O’zapft Is! A Complete Guide to Oktoberfest 2017 in Munich

It’s that time of year again where Bavaria becomes the center of attention in Germany, and throughout the world. Munich’s famed Oktoberfest celebration will take place from Sept. 16 – Oct. 3, hosting around seven-million beer drinkers sporting both ironic and non-ironic Lederhosen ready to celebrate German culture in all its folk glory. Located in Theresienwiese, a meadow just outside of Munich’s city center, this massive scale folk festival will host parades, carnival rides, endless food purveyors and of course, dozens of beer tents. Though this year’s event is just around the corner, it’s still plausible to plan a last minute jaunt to Germany. After all, even though Oktoberfest expects over seven-million attendees, there’s always room for more at this welcoming festival.

Normally, the first move you would make after purchasing your plane ticket and hotel rooms would be to look at getting a reservation at one of the famed beer tents. Nowadays however, most of the big tent’s tables are booked far in advance, some even generationally reserved for decades. Your best bet here? Avoid putting too much stock in getting a seat in the big tents (i.e. Käfer’s Wies’n-Schänke, Hacker-Festhalle), and look towards the smaller, more intimate tents like Fisch-Bäda, Café Kaiserscharrrn or Heinz’ Sausage and Chicken Grill which serve seafood, pastries and grilled meats, respectively – contrary to the worldwide recognition of the Heinz name, this tent has been a family-run Oktoberfest establishment since 1906. Obviously you want to look for an open table first, but if you’re a couple, or just few friends, look to squeeze in with another table that may have some extra space. Not only may this be the only way to find seating, but it’s the perfect way to make new friends. Historically, younger, international college-aged students prefer the livelier tents like Hofbrâu, while the lesser known tents tend to be filled with older, local Germans looking to eat and drink with their counterparts. Regardless of your preferences, it’s recommended that first-timers bounce from tent to tent to get the most out of your Oktoberfest experience.  

Bavarian beer served in giant steins are obviously the go-to for most. These mammoth vessels can hold up to a liter of beer and average about $9 to $10 USD. Be mindful though, Bavarian beer generally falls to around 6% ABV. Now, while this is higher than your standard American lager, regular craft beer drinkers should fear not as these brews generally sport a comparable ABV. Those looking for something other than beer should look to champagne. As the second most popular drink at Oktoberfest, big tents like Marstall have devoted much of their business to this sparkling drink. Wine lovers should also rejoice in the Weinzelt tent which year-after-year is filled with all manner of German wines.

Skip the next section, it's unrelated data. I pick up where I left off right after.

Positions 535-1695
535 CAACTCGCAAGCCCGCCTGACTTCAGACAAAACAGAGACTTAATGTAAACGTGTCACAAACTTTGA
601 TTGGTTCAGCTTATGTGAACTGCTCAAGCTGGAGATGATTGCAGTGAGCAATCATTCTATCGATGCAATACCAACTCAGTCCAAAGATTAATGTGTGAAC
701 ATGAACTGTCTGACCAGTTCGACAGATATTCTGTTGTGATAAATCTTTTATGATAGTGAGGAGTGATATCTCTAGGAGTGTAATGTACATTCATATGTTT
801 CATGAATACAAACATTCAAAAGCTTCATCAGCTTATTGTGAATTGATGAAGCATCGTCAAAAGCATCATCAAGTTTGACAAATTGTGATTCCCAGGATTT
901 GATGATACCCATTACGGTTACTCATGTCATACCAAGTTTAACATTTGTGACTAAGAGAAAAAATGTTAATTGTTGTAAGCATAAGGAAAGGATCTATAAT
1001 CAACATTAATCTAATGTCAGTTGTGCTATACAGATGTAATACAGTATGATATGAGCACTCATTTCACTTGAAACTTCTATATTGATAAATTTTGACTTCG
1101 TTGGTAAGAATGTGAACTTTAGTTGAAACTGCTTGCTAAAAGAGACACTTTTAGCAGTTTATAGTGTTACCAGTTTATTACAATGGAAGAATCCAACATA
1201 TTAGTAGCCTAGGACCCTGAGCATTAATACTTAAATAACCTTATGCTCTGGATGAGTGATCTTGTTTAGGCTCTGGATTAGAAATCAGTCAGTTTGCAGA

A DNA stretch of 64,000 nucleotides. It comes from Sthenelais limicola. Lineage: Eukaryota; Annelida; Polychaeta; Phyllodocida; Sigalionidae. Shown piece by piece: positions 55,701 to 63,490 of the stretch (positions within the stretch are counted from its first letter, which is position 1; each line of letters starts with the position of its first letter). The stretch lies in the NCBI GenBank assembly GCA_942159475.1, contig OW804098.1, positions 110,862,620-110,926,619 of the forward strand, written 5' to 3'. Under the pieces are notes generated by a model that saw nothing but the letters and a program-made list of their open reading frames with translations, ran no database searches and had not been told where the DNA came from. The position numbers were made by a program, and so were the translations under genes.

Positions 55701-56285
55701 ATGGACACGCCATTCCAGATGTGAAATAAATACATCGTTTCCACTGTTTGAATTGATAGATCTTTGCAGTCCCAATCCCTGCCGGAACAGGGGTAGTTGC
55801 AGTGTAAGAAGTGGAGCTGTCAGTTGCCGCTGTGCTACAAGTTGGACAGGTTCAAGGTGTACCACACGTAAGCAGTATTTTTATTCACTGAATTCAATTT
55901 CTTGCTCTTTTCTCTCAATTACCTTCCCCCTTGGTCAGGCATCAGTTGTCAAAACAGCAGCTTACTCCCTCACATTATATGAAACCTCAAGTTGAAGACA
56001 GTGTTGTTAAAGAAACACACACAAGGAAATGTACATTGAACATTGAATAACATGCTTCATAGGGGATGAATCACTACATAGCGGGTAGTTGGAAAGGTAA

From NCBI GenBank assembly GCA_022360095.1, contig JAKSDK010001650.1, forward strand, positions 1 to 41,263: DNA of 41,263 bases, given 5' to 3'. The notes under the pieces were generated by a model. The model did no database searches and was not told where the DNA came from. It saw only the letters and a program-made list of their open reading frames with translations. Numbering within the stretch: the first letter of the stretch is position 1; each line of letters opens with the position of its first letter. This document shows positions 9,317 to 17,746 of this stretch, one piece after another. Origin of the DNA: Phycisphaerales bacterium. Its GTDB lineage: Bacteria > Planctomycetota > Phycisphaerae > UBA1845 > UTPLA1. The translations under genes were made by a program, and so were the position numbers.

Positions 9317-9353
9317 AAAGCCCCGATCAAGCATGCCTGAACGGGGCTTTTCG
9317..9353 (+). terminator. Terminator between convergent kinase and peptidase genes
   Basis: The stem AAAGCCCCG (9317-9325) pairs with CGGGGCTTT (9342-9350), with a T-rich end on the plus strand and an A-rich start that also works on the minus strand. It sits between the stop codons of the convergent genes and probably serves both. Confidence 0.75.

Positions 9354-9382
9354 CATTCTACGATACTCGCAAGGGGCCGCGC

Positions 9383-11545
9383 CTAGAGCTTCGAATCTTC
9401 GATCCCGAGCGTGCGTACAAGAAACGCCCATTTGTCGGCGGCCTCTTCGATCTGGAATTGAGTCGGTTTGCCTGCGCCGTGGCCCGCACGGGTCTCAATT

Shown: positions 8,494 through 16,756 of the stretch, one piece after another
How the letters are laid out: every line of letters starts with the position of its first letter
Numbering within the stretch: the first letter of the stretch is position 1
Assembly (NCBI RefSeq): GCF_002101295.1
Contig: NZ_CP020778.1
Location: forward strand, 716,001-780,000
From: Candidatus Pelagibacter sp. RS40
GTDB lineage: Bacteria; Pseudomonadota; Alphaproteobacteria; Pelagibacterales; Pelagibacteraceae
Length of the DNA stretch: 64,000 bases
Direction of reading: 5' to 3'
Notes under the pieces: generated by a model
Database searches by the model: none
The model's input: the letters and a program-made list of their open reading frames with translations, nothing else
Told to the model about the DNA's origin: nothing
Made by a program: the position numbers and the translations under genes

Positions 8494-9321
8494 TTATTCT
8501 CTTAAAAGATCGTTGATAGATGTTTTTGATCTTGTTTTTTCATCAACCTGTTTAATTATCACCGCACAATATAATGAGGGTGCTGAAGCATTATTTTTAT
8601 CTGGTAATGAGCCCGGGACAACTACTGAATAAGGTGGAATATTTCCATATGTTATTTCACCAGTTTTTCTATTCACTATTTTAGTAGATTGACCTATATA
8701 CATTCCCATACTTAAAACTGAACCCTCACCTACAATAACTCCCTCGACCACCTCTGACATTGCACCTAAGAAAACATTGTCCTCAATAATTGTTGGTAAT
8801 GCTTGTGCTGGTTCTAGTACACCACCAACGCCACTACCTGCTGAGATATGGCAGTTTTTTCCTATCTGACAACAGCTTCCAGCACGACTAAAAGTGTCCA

Food wise, you’ll find no shortage of animal parts. Hendl is a traditional roast chicken that’s worth ripping into with your bare hands. Seriously, it’s a local faux pas to ask for a fork and knife. Instead, look to the tableside wipes to clean up post-feast. Across the grounds, you’ll also find plenty of head-sized pretzels, pork knuckles, brats, smoked fish, or head to the Ochsenbraterei for an unlimited variety of ox dishes.  

Just a short train ride away from the Weisn, a.k.a. the meadow, is downtown Munich, making Oktoberfest all the more accessible to out-of-towners. When it comes to hotels, this is one of those elite European cities housing trendy design hotels well worth your money. Anna Hotel, for instance, offers a variety of rooms that feel more like apartments than hotels. When was the last time you had a hotel room with a hardwood floor? Meanwhile, their lobby restaurant serves up Asian-fusion by way of pristine steamed dumplings. Cortiina follows a similar path, though more design focused. Their loft-style rooms are awash with mid-century modern highlights while Grapes Weinbar awaits your post-Oktoberfest nightcap. Louis Hotel makes use of natural furnishings of oak and stone, reminding you every step of the way that you’re in Europe. Soak in the sun on their rooftop terrace over some breakfast as well.  After you settle into your accommodations, take a relaxing train out to the countryside, you’ll arrive in the meadow just in time for the elected mayor of Munich to declare “O’zapft,” or “It’s tapped,” signifying the official start of Oktoberfest 2017.

Oktoberfest will take place in Munich from Sept. 16 – Oct. 3. No purchase is necessary to enter the grounds or tents.